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Feds Worry ISIS Recruiters Will Turn Young Americans Against U.S.
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Feds Worry ISIS Recruiters Will Turn Young Americans Against U.S.

Middle East

Feds Worry ISIS Recruiters Will Turn Young Americans Against U.S.

Feds Worry ISIS Recruiters Will Turn Young Americans Against U.S.
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  • <iframe src="https://www.npr.org/player/embed/349756538/349756539" width="100%" height="290" frameborder="0" scrolling="no" title="NPR embedded audio player">
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Moahmed Elibiary, who specializes in de-radicalization, is trying to stop young Americans from being recruited online by Islamist militants. He talks to Steve Inskeep about his strategy.

STEVE INSKEEP, HOST:

Next, we'll meet a man whose job is to talk young Americans out of their support for ISIS.

AUDIE CORNISH, HOST:

The radical group has attracted a small number of Americans to fight and, in some cases, to die in Syria and Iraq. Other young people have been arrested in the U.S.

INSKEEP: And when that happens, many young people end up talking with Mohamed ELIBIARY. He's a specialist in de-radicalization. He worked for the U.S. government and for public defenders. He says some young Muslims are attracted on the Internet to the idea of defending Islam in the Middle East.

MOHAMED ELIBIARY: And when I walk them through, you know - once you land off the plane in Beirut or in Turkey and people are bringing you across the border - what life is like in these training camps that, essentially, are to steer you towards becoming a suicide bomber. It's kind of a wake-up for a lot of these kids.

INSKEEP: You're saying that when they get over there, as best as you can tell, they may be sent to their deaths just to prove how loyal they are?

ELIBIARY: That's right. 'Cause I mean, as soon as they land there they're going to be asked well how committed are you? And you're coming from America on top of it. Somebody's going to accuse them of being a potential American spy. And they're going to have to kind of go out of their way to prove that they're not. So they're kind of like fresh fish that show up.

INSKEEP: The young people who have gotten caught in these situations, do they seem like otherwise normal young people to you?

ELIBIARY: Absolutely. I've often wondered how much of a difference their utopian future is from a lot of the young Americans who went off pre-World War II, leftist Americans, who went to Spain to fight mid-Civil War for an idealized Socialist Republic. And the government, in most of these investigations, has not really brought charges against them; that they currently were involved in a plot to target the homeland. It is actually that they were attempting to provide material support in the form of themselves to a designated terrorist organization.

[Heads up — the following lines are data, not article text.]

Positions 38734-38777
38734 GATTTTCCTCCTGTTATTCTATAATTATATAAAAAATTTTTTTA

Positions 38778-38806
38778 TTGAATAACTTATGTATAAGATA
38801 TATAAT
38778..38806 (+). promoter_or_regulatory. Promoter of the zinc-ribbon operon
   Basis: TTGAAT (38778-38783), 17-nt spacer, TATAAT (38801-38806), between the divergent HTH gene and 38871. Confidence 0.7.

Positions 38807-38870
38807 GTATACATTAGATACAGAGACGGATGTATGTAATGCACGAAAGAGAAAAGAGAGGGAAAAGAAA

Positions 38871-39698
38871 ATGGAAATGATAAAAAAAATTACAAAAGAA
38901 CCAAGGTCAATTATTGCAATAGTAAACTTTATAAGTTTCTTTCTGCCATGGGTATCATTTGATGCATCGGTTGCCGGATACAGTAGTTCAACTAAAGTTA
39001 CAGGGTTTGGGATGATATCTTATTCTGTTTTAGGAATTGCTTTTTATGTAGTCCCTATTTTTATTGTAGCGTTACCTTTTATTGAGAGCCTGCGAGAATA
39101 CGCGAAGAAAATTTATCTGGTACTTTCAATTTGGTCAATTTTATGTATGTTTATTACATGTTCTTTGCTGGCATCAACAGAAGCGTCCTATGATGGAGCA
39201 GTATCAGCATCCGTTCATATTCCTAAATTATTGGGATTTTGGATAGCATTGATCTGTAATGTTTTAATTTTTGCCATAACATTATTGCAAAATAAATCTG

INSKEEP: So are the young people you've met who have been in some way attracted to ISIS dangerous to the United States?

ELIBIARY: At the moment, no. But a lot of the government's concerns is actually looking over the horizon. As these individuals travel overseas, what we've seen in previous waves is that recruiters overseas have been able to turn them around and give them a whole new mission set than what they originally went overseas to do. If you're catching them early enough, they're not really a threat, at the moment, to the US homeland.

INSKEEP: When you talk to young people, what is one thing - if there is just one thing - that you can do that points them in another direction?

ELIBIARY: That's very tough question to answer because, just like their radicalization pathway has been an individual journey, they're de-radicalization pathway is also an individual journey. For some of these kids it's actually getting to think about what's going to happen to their parents.

INSKEEP: Meaning, when they turn up as a jihadist in Syria, they're whole family will come under suspicion?

ELIBIARY: Absolutely. Or that, you know, their parents had worked all their lives to maintain a certain social status. That would be kind of destroyed if they're raised by a single mother; feeling like they betrayed that mother that stuck around and helped raise them, while their father had left their lives much earlier.

INSKEEP: So it sounds like the first step, the universal step, is listen? Figure out what they're story is?

ELIBIARY: Absolutely. I spent many, many hours going through thousands of social media pages, and do a fairly wide assessment of the individual, before I actually advise a pathway to bring them back. For a lot of these kids, the reason they're so gullible is because they're actually wanting to help others. They're inclined to self-sacrifice for Muslims they've never met in Syria just because those people share their religious identity. So you try to use that desire to want to help others to get them to want to help somebody else.

INSKEEP: Mohamed Elibiary, thank you very much.

ELIBIARY: You're very welcome.

INSKEEP: He is the founder of Lone Star Intelligence.

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